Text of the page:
Well, crap on a cracker

Talk about an entire morning wasted.

Allow me to rant a little… 😉

The morning started with a plan. Intensions were set, goals were defined, lists were made. I was going to have an accomplished day.

And then…

The apocalypse happened.

Again.

Not covid, mind you, or lockdown (that I know of, I ignore mass media and hysteria), nor are we out of toilet paper (although that’s getting low).

But let me start at the beginning.

I was about to leave for a shopping trip for the family so I could head back to my place at a reasonable time, i.e. be able to work this afternoon. It was 8:50 am and Sonja was wandering around the kitchen.

“Can you make me something?” she said.

I looked at the clock. Her online math class would start in ten minutes, her dad already began teaching online in his office, and the teen boy was still asleep.

“Ok,” I said. What’s another ten minutes…

I made her an egg in a hole and gave her a nectarine and brought the plate to her table where she set up for class. She made her own tea.

“Teacher’s not online,” she said.

We waited a bit, and Sonja checked if she missed a posting with an alert that today might be an asynchronous day (another redundant covid pandemic term we’ve absorbed into our daily conversations).

There was no mention of the teacher being absent today. Given this is a compressed math course, every minute counts.

Sonja emailed a guidance counselor which was also ignored.

I told her to do some review and just wait. It was probably a technical issue affecting the school board.

I went back upstairs and made my son some breakfast and left it on the stove, turned off but covered. Then I left.

First store I shopped at declined my bank card. I tapped it, so I tried again by inserting it.

Declined again.

I did a quick calculation: yesterday was pay day, and the machine didn’t say insufficient funds, so it must be at their end, not mine.

I inserted a credit card, which was accepted.

Fine.

In the car, I checked my bank app on my phone. It let me access it, but a message popped up there were some service disruptions.

Okay then.

On the way home I stopped at Sobeys, an older but smaller store than the more recently renovated massive conglomerate chains that take six hours to get through.

A very old couple was standing in the doorway blocking the entrance. They were listening to an employee, a young, fairly large and friendly looking guy. The old couple went inside and I was about to follow them when he approached me.

“The system’s down,” he said. “They’re only accepting cash. No debit or credit.”

Huh.

I shop there frequently enough to know their machine is not supplied by the same back as mine, which struck me as odd. Two major banks in Canada are having service issues?

I turned around and went back to my car. Meanwhile Sonja forwarded me an email message from someone at the school board saying Rogers Communications is down. They’re a big conomerate here in Canada who supply internet, cable tv and similar services, much like Bell Canada does.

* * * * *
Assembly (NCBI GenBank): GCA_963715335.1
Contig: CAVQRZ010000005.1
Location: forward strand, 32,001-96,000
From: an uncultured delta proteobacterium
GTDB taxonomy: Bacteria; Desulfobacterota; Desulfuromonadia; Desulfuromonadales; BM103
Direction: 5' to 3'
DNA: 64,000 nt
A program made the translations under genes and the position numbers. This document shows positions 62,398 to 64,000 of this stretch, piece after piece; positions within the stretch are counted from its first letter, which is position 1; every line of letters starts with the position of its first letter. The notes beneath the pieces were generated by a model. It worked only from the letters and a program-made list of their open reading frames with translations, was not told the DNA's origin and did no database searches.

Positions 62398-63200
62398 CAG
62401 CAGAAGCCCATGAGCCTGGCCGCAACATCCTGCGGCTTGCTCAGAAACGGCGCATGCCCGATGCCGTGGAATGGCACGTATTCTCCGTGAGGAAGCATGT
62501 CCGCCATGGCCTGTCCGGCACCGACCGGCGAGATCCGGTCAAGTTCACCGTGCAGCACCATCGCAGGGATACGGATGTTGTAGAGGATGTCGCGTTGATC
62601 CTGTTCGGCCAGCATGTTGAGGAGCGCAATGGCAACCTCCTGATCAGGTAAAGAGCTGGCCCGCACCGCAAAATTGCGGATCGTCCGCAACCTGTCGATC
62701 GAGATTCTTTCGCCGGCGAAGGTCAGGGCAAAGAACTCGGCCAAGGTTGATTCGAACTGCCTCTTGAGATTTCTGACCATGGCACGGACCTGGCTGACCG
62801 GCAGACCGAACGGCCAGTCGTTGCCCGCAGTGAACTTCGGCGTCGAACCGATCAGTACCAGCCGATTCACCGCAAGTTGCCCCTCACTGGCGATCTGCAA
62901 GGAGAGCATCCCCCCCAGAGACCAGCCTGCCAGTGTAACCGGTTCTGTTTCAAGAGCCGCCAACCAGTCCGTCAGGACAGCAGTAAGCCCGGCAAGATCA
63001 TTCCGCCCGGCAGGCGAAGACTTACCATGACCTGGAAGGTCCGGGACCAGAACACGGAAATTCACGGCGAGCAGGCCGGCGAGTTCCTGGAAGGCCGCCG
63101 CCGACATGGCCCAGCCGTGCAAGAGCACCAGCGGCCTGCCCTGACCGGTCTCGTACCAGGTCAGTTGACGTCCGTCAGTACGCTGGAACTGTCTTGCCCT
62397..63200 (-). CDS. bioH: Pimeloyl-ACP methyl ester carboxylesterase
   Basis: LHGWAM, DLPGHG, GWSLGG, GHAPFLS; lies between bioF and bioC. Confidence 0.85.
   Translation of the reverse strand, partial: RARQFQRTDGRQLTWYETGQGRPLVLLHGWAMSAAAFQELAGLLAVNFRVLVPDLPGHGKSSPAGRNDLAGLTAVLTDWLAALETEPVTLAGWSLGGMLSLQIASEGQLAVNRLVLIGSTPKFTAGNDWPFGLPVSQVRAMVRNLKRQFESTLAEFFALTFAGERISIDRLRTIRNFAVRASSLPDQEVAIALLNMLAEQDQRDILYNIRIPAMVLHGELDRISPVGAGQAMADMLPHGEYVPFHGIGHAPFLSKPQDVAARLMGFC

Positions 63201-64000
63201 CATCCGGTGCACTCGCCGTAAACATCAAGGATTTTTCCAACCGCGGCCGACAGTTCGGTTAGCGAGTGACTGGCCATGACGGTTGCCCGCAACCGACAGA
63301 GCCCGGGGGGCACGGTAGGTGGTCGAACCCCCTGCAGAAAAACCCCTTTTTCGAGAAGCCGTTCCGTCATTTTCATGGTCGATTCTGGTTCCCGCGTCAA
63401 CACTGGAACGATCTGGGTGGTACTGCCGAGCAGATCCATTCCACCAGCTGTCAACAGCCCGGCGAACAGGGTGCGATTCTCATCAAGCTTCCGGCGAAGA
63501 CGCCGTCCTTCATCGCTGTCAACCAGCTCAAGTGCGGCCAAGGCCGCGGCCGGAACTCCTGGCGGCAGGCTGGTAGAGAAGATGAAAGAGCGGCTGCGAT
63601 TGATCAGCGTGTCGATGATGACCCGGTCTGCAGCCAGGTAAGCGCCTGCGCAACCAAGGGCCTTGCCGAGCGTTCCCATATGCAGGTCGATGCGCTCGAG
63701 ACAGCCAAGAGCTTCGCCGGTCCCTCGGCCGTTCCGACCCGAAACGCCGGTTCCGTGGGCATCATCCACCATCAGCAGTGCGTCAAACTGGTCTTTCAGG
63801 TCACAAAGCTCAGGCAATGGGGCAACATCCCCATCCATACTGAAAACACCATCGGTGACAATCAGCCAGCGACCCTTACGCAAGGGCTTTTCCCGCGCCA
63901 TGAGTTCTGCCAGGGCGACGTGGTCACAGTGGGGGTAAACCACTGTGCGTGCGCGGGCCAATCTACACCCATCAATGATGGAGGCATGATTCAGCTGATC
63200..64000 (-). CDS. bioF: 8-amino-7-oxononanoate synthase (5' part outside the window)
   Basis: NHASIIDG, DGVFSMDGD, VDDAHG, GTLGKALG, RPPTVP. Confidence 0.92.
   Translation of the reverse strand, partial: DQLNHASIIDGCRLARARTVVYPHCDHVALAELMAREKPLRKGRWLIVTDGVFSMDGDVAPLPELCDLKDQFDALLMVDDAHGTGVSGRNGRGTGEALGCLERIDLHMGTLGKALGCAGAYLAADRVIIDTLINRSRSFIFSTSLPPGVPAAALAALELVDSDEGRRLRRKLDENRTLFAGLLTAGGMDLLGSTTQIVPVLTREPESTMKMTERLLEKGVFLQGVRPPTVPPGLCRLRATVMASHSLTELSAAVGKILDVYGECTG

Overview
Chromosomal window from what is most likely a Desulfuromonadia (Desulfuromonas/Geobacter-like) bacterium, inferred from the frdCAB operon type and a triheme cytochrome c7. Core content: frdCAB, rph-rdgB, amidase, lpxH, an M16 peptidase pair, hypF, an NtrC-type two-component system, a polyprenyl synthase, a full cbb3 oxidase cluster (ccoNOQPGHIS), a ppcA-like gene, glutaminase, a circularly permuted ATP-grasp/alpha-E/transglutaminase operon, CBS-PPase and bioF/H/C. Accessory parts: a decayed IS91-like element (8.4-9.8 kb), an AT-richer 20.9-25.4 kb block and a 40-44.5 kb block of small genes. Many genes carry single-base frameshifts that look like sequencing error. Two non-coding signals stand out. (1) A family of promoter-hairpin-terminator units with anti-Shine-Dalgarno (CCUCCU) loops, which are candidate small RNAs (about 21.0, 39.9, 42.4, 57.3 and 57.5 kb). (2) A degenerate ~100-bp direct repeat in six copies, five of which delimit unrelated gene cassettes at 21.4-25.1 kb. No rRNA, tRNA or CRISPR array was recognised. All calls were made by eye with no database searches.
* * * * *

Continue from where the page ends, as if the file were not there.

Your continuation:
So she’s been sitting staring at her laptop not having a math class all this time.

I told her to do review and occupy herself with something. She’s pretty creative, I wasn’t worried about her.

While driving toward home I remebered another small grocery store in a neighbourhood just east of my kids’ house. I get down to Lake Shore and start driving east when suddenly there was massive construction blocking most of the roadway.

If you’re from Toronto you know the streetcars run along Lake Shore from west to east. Well, through the stretch in the west, the entire mid section of the road was ripped up.

Given how often they’ve fixed the tracks on this section of the road, I was more than just a little irritated. Why is this an annual event? Can’t they fix it right the first time?

Side note: My son traveled that way to school on the street car for four years. It was always under construction. Very rarely was he using a streetcar; mostly they used shuttle buses because of said construction. 😐

As I traveled through the construction I became aware there were no left turns to be made. To get back to the house I would have to drive further east, then north, and do a big loop.

But first, shopping.

Since I was leaving for the burbs today I was going to stock the house with stuff that will make it easier for the family to feed themselves. Knowing their dad was teaching and later flying, I also thought I’d get something ready for them to have for dinner. A pasta casserole with chicken and bacon sounds easy, right? We had a roasted chicken yesterday and there are leftovers… Mix in some veg or mushrooms, and top with cheese…

I entered the store with my grocery items in my head and spent the next 20 minutes filling my cart, occasionally snapping photos of the exaggerated prices.

Might be a good idea to go on a severely restricted diet, I thought at some of the prices. Some popular and enduring cereal many families rely on was marked up to $9.99. For Cheerios. Really? That’s a 50% price hike.

Sigh.